Of journeys, angst and politics; fest of fine print
The Kovalam Literary Fest 2012 offloaded the first leg of its intellectual booty in a daylong literary fair in the capital themed on contemporary world literature. The next leg will be in Kerala over the weekend.
The Delhi leg at the India International Centre Wednesday drew an eclectic crowd - ranging from celebrities like Man Booker prize nominee Jeet Thayil, the author of the gut drama "Narcopolis", Roderick Mathew of the controversial "Jinnah and Gandhi" fame and Farrukh Dhondy, author of "London Company", as also Manu Joseph, David Davidar, Nilanjana Roy and Monisha Rajesh.
The curtains on the festival went up in the afternoon when journalist Parsa Venkateshwara Rao took on first-time novelists, London-based Monisha Rajesh and Sangeeta Bahadur. Bajaj is the author of "Around India in 80 Trains" a travelogue across India. Bahadur, a diplomat, has written "Jaal", a deeply psychological novel drawn from Indian mythology, metaphysics and occult arts.
"Indian train journeys are the most fascinating for the different kinds of people and the languages we pass through... I always had an idea that it would be a fun book. I wanted to see India," Rajesh told Venkateshwara Rao, when he enquired about the writing of the book.
Bahadur said her novel, the first of a trilogy about a young messianic warrior Arihant with divine powers and the lord of Maya, Aushij, is "an adult novel and not a children's book as it has been billed by critics".
"The second and the third parts are more complex," Bahadur added.
Bahadur's philosophical epic contrasts sharply with the star-of-the-festival Jeet Thayil's "Narcopolis" - an intelligently-crafted work about the shadowy drug and sex underworld of Mumbai. The book was described by publisher-writer David Davidar of Aleph Book House as "remarkable" and "one of the best I have read in many years". Davidar, who anchored a reading-cum-discussion of Thayil's novel, goaded the writer to bare his soul.
"I tried very hard not to write a very autobiographical first novel. I had the knowledge and the details of the drug world. The narrative is linear and tangential. At the last moment, everything came together," the 53-year-old writer said, adding that his parents "knew how screwed up I was and never expected any surprise if I wrote things open".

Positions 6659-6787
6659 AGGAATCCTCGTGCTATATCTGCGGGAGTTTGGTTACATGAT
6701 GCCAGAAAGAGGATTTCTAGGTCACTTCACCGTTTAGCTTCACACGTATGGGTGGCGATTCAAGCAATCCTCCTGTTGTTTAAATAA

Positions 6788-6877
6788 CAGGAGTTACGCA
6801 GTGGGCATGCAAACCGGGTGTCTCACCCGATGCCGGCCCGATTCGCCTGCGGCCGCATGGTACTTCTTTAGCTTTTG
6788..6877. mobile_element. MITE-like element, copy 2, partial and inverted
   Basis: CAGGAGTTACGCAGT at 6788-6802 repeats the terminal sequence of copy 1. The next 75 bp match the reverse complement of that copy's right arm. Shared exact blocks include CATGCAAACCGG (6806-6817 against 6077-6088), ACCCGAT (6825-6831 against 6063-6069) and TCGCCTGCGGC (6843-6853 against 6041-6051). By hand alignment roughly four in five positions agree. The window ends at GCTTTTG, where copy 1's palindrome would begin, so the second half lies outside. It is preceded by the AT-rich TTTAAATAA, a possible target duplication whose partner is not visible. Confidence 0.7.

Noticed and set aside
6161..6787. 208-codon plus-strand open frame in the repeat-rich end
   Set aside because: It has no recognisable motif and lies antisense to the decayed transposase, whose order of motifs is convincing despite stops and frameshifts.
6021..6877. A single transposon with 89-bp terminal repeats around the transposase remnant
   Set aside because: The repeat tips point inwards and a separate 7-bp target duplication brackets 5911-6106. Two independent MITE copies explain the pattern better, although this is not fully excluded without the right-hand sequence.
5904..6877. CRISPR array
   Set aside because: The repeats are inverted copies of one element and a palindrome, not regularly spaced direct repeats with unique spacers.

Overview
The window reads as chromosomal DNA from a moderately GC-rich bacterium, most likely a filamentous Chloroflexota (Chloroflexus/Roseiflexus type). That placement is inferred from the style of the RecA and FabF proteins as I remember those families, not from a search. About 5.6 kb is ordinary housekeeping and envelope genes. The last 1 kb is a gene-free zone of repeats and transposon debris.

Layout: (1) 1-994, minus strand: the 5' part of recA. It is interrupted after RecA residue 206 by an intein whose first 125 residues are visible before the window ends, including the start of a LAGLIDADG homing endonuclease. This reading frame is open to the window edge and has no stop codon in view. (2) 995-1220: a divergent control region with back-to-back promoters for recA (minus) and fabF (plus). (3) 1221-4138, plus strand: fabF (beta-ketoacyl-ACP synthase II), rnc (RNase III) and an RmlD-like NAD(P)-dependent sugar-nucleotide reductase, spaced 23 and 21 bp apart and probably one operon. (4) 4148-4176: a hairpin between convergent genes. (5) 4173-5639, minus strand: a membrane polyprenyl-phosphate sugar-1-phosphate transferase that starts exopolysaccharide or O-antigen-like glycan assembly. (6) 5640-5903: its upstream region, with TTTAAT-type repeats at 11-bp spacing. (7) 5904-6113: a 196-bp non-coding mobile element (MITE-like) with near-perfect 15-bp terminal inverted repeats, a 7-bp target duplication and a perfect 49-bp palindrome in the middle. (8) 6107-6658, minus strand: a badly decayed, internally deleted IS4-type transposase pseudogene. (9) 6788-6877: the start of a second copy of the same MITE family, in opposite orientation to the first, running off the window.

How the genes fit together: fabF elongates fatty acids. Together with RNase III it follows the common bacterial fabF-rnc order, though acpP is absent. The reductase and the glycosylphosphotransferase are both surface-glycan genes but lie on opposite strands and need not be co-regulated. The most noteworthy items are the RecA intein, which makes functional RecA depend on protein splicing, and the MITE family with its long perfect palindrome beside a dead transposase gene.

Thayil read an excerpt about "India the land of (expletive deleted)", shocking and delighting the audience at the same time.
India's freedom politics subsequently became the playground later in the evening when British writer Roderick Mathew proclaimed that "Mahatma Gandhi spoke in abstractions" while Jinnah spoke "in specific terms right from the time of the Nehru report."
"Gandhi never addressed any of the issues concretely," Roderick told journalist-commentator Swapan Dasgupta. But the seeds of federalism that Jinnah raised in 1920s are still a pillar of Indian polity, Roderick said.
A discussion on "London Company" by Farrukh Dhondy, moderated by senior journalist Amit Baruah, turned out to be most rejuvenating session of the evening with the Pune-born Parsi writer sending the audience off their seats with laughter at his anecdotes about his days at Cambridge and the early Indian working-class diaspora in Britain.
The audience was rapt at his graphic description of Nobel laureate V.S. Naipaul's 88th birthday party in London, which Dhondy put together with Naipaul's wife Nadira at Bombay Brasserie in London. It was replete with an aria written by Dhondy and set to music by his son.
"Vidia started crying," Dhondy said.
Britain is changing, the writer observed. "Economically, it is still looking a role in the world. It is just an European country today," he said.